And of course, no matter which method you use, there are plenty of sites that compile user generated ratings for most of the companies out there. Yelp and Angie’s List are 2 of the most popular sites that provide this service, and you can use them to help with your decision making process.

Finally, once you find a mover you will undoubtedly ask them for a price quote. This is not as simple as them giving you their standard rates. A mover’s price will depend on many variables:

  1. Is it a Local or Long Distance move? Local moves are usually charged by the hour and Long Distance moves are usually charged by weight and distance.
  2. Do you need a full service mover that includes packing and packing materials? That’s an additional charge on top of the moving costs.
  3. Do you live on the 5th floor of an apartment building with no elevator? Anything that can make the movers work harder may cause your price to go up.
  4. What type of estimate are you getting?
    • Non-Binding: This kind of estimate is based on the actual weight of the items you are moving (don’t worry, you don’t actually have to weigh everything. Your movers will help you figure it out). By law, a mover who gives you a non-binding estimate cannot charge you more than 10% over the initial estimate. And often, the actual price ends up being less than the estimate which will help you save money.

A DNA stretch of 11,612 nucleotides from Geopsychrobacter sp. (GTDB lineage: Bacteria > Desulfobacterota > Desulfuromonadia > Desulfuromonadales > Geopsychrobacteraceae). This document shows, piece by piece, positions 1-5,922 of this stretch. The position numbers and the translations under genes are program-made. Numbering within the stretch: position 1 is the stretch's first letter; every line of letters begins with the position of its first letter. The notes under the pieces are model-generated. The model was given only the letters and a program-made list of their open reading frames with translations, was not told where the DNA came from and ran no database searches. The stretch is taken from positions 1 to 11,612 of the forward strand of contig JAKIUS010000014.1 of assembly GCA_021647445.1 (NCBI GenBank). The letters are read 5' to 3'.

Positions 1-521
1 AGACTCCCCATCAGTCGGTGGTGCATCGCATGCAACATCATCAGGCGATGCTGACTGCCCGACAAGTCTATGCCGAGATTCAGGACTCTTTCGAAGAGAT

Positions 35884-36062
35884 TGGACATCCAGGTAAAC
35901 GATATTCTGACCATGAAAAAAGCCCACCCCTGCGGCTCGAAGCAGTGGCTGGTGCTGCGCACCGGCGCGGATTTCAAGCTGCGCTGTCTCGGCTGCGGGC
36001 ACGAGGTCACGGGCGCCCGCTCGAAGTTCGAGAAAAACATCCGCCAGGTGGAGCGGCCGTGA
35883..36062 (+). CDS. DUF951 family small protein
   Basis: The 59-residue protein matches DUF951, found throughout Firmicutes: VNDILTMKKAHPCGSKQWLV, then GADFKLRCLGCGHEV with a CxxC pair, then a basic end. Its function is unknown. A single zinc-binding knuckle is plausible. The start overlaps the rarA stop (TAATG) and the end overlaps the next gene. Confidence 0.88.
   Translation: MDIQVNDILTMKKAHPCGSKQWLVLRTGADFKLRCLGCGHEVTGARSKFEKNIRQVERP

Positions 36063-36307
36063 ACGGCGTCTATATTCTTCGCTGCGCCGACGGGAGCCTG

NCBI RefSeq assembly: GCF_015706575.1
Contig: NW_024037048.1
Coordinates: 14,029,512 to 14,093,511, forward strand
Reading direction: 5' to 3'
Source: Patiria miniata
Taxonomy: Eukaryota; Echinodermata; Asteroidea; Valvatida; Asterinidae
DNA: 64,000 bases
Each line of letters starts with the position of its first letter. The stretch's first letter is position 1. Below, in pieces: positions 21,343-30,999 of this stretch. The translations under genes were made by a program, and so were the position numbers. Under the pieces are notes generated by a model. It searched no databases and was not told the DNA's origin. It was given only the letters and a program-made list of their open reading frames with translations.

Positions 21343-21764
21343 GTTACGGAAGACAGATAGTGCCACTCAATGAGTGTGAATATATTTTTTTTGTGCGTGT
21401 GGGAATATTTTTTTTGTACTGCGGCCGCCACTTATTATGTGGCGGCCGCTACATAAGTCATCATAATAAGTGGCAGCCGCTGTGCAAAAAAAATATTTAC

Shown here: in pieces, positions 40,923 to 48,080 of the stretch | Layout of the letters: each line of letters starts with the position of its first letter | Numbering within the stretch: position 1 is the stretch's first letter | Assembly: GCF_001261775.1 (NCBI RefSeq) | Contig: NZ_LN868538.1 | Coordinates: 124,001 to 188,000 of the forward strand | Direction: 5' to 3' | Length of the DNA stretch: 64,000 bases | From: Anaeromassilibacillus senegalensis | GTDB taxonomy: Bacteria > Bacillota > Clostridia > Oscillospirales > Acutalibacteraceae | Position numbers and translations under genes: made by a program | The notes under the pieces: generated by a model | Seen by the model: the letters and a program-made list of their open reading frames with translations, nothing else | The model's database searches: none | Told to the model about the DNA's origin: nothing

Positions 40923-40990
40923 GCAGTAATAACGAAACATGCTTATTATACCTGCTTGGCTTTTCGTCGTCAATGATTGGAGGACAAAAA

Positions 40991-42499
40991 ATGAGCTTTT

• Binding: Similar to a non-binding estimate, binding estimates are based on your weight. But unlike non-binding estimates, what you owe cannot change from the estimate, regardless whether more work or less work is done. Your price can only change if additional services are added after the estimate is given (such as supplying packing materials). You can’t be charged that extra 10% as seen with non-binding estimates, but you also cannot get any refunds if the cost would end up being less.
    • Not-to-Exceed: With this option you are given a maximum amount you would pay. You cannot owe more than this, but the final amount could be less than the maximum.

A few final thoughts on moving estimates. These estimates are more relevant to long distance moves that use weight and distance to estimate your cost. If we are talking about a Local move, you typically won’t get an estimate like the ones mentioned above since your cost is based on time. It is also important to keep in mind that not every Long Distance mover offers every type of estimate mentioned above. Most of the time you might not be able to choose what type of estimate you’ll get. But at least knowing about your different options will better help you in your moving company selection process.

Good luck searching for a mover!